Tactics: As alluded to above, I wouldn’t expect an immediate paradigm shift in strategy from Clotet. He has at his disposal a very flexible squad with personnel who are more than adept at distinctly separate roles, the prime example being Marvin Johnson, who can operate with ease anywhere up the left flank and loves nothing more than joining in attacks. That was certainly the mantra during last season and it was a common sight to see a marauding wave of yellow shirts terrorising opposition defences (and even outnumbering them) thanks to their lightning quick transitions from the back whilst still maintaining cohesion.

Both wings for the Yellows will have true width regardless of the formation they choose to employ. The current midfield wouldn’t look out-of-place in the tier above, so it’s little surprise that Johnson and John Lundstram are attracting heavy interest higher on the totem pole. The latter, together with Ryan Ledson, sit a bit deeper without the ball than many other central midfielders pairings do in League One but they both cover a lot of ground and have the ability to retain possession superbly, as well as craft openings of their own.

Speculation surrounds Chris Maguire’s immediate future. If he stays, he’s the best forward the Yellows have in terms of fashioning chances for others, putting them away himself and adapting to different shapes; he played numerous games in 2016/2017 nominally as a lone striker but with ample support from behind and on either side. If he goes, expect to see a replacement in more of a target man role to partner new signing Jonathan Obika from rivals Swindon Town. Injury proneness is his main issue but in Kane Hemmings, they have someone who is most at home playing off another frontman.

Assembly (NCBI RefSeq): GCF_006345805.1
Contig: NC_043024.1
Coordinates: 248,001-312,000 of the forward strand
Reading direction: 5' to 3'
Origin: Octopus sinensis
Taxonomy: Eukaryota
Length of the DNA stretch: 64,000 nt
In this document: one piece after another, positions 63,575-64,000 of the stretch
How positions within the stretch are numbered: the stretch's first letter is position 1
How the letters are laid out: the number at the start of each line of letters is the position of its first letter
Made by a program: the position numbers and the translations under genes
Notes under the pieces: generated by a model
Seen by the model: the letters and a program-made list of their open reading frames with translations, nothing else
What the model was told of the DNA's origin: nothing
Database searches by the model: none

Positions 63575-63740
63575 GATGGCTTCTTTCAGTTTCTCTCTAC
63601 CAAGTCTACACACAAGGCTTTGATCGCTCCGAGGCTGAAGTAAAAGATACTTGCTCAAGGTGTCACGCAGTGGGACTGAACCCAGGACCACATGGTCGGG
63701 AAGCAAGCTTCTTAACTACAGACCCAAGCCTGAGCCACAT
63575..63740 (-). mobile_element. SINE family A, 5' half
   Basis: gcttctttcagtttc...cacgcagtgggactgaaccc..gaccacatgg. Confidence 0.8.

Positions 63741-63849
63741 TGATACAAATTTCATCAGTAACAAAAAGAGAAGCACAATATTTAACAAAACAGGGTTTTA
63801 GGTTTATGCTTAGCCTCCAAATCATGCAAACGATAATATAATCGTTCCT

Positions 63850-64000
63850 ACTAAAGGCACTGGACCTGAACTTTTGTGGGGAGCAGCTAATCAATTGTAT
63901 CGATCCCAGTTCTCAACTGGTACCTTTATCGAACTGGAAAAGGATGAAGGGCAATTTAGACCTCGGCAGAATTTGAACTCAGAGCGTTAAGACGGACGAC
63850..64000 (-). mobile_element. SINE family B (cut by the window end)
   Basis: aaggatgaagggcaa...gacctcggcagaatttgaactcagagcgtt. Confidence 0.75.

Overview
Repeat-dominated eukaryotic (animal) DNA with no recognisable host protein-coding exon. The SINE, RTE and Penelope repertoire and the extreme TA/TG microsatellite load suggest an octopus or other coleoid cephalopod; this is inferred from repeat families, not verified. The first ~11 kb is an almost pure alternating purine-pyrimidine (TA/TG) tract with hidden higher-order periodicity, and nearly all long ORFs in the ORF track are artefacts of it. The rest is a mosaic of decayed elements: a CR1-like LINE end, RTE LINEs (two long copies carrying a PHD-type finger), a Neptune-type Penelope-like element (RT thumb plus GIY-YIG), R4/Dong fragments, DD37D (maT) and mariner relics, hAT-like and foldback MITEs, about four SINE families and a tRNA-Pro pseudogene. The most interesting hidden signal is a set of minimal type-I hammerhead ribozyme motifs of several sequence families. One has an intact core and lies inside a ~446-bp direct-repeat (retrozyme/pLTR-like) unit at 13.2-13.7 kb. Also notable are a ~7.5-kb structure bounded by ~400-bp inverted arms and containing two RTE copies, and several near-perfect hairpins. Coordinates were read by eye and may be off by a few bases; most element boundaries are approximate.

The centre of defence has numerous options, so whilst a first choice partnership is forged, which can take a while, the emphasis is likely to be on taking the game to the opposition in an even more marked way. Even if the backline is breached, goalkeeper Simon Eastwood is no slouch when it comes to one-on-ones and his teammates draw confidence from his assuredness.

Losing captain John Lundstram would be a blow but, given there is no need to sell any of their star assets, Oxford have a better chance of adapting than most other sides in League One would in the same situation – new signing Xemi Fernández could fill the void

Predicted ‘Area’ of Finish: Gunning for automatic promotion. The timing of Appleton’s departure killed their chances of signing McAleny permanently as their recruitment drive ceased whilst seeking a new manager. That said, the existing squad is more than sufficient to push on from their very respectable finish last term. There are one or two question marks about the new additions in defence but given the sheer number of chances the Yellows tend to create on a game-by-game basis, even if their backline does have teething troubles, it might not impact results early on all that much. The money is there to reinvest in young, exciting players should anyone choose to leave and with Clotet at the helm, the fit between the board, staff, players and most importantly supporters seems to be at its best for years. Under his guidance, he can continue the excellent work Appleton began in earnest and with the division wide open, don’t be surprised to see Oxford in the second tier come this time next year.